Appendix H Managing Biohazardous Waste SOP Biohazardous waste is managed under the State of Rhode Island s Regulated Medical Waste Regulations (Regulation DEM-OWM-MW-1-2009, amended July, 2010). http://www.dem.ri.gov/pubs/regs/regs/waste/medwaste10.pdf

More information

Biomedical Waste Disposal Procedures

Biomedical Waste Disposal Procedures UNIVERSITY OF OTTAWA Subject: Biomedical Waste Disposal Procedures No.: 1 Issued by: Office of Risk Management (ORM) Revised: Sept 2007 Target Group: Faculties and Services Effective: Oct 2004 Biomedical

More information

End-of-life vehicles. Information for authorised treatment facilities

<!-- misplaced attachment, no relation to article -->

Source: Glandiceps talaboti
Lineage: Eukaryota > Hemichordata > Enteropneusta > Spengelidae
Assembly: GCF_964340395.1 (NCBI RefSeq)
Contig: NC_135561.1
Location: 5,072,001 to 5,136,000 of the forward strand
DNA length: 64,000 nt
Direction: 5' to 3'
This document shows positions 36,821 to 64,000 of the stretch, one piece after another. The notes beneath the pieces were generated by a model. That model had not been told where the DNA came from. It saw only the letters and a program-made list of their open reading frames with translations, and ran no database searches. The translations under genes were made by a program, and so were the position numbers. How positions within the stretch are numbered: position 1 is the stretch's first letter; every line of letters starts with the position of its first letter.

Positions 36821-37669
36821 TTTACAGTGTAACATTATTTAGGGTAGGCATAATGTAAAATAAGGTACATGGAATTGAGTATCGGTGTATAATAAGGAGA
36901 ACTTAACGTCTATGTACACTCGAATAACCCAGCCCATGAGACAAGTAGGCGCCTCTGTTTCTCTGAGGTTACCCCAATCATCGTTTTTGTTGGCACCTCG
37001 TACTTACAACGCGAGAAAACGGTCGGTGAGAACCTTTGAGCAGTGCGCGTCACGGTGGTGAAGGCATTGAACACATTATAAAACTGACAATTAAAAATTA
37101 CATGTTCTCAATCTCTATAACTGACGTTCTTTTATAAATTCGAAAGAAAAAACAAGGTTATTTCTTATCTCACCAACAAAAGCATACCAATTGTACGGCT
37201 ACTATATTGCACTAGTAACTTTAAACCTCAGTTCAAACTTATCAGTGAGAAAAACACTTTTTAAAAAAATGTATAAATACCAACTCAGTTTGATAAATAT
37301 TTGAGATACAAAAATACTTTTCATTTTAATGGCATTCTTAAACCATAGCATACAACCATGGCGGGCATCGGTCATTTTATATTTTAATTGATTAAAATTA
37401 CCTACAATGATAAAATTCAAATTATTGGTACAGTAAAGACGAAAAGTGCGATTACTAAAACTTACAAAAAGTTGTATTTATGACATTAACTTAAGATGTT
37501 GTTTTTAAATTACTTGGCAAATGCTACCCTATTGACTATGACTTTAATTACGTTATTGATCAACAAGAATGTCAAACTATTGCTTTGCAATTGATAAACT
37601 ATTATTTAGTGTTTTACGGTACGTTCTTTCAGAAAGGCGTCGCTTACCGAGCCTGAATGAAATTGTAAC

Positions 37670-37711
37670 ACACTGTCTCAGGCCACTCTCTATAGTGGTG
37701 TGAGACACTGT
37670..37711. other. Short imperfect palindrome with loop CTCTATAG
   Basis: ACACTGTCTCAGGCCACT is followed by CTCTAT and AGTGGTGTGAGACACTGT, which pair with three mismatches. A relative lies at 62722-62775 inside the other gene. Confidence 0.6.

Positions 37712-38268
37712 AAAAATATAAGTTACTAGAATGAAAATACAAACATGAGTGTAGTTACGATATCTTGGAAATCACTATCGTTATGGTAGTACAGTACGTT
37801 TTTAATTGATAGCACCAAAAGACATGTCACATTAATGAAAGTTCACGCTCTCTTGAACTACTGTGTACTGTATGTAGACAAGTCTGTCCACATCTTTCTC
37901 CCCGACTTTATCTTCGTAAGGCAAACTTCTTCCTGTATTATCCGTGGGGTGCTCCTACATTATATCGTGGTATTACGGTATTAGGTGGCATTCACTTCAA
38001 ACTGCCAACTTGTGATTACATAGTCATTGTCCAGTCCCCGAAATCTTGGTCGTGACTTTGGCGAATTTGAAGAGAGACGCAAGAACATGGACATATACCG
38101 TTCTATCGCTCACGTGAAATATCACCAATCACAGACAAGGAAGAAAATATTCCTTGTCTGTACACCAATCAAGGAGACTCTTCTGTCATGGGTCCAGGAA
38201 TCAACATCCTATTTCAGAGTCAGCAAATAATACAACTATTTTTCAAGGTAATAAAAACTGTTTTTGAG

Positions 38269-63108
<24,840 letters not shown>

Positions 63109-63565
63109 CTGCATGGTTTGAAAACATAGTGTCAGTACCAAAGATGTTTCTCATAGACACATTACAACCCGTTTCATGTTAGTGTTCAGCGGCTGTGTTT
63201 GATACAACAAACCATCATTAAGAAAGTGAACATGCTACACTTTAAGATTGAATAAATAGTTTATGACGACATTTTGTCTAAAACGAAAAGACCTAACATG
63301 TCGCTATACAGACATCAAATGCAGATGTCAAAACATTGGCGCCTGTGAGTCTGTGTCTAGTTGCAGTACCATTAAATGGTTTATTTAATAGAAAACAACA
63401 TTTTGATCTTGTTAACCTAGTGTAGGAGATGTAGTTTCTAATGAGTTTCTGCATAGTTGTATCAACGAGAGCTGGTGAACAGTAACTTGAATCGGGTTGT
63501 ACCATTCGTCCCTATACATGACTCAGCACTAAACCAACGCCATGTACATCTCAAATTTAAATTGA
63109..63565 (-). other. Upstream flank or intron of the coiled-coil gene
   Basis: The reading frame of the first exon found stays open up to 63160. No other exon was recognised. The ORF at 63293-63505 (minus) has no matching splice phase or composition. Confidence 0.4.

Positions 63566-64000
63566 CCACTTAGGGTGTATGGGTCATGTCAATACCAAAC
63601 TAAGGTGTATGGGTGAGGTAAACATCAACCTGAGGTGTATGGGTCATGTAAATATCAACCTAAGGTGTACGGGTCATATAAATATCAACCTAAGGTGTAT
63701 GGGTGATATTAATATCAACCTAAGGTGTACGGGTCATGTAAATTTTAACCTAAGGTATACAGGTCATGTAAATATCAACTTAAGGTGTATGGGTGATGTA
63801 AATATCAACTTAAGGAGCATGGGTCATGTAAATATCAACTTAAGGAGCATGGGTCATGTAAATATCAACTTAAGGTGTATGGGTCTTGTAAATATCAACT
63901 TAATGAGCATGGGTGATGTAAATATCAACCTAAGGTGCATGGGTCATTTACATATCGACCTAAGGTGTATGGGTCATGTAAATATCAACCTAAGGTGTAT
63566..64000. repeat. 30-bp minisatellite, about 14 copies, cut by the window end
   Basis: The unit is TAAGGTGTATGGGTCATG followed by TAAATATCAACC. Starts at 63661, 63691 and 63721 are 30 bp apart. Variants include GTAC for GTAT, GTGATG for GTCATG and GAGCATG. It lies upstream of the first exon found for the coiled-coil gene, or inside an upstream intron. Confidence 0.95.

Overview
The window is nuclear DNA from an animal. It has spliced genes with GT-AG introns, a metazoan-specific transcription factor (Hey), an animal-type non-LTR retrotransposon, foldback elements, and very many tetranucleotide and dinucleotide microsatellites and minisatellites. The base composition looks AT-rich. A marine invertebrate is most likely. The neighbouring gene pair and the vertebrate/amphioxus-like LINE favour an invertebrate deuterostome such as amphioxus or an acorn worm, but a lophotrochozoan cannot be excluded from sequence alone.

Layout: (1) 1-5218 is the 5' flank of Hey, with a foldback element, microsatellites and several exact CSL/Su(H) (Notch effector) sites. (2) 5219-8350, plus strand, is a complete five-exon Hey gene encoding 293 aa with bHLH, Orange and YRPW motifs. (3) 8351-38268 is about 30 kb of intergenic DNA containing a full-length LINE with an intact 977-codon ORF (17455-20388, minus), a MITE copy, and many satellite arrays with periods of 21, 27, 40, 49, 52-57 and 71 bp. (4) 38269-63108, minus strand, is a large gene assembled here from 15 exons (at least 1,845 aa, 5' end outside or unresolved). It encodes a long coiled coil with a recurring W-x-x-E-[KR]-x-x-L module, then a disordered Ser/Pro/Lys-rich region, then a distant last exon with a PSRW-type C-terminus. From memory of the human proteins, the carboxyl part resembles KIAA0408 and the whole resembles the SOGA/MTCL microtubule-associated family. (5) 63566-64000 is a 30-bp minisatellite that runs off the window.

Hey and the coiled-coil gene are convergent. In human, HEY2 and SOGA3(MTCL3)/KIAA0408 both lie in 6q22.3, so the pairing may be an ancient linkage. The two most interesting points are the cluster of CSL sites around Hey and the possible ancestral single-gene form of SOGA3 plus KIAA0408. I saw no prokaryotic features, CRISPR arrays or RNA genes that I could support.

End-of-life vehicles. Information for authorised treatment facilities End-of-life vehicles Information for authorised treatment facilities 1. What is this guide about? This booklet is a simple guide to SEPA s requirements under the end-of-life vehicle (ELV) legislation.

More information

ENVIRONMENTAL HEALTH DEPARTMENT SAN JOAQUIN COUNTY

ENVIRONMENTAL HEALTH DEPARTMENT SAN JOAQUIN COUNTY ENVIRONMENTAL HEALTH DEPARTMENT SAN JOAQUIN COUNTY 1868 East Hazelton Avenue, Stockton, CA 95205-6232 Telephone: (209) 468-3420 Fax (209) 468-3433 INFORMATION PACKET FOR MEDICAL WASTE GENERATORS This packet

More information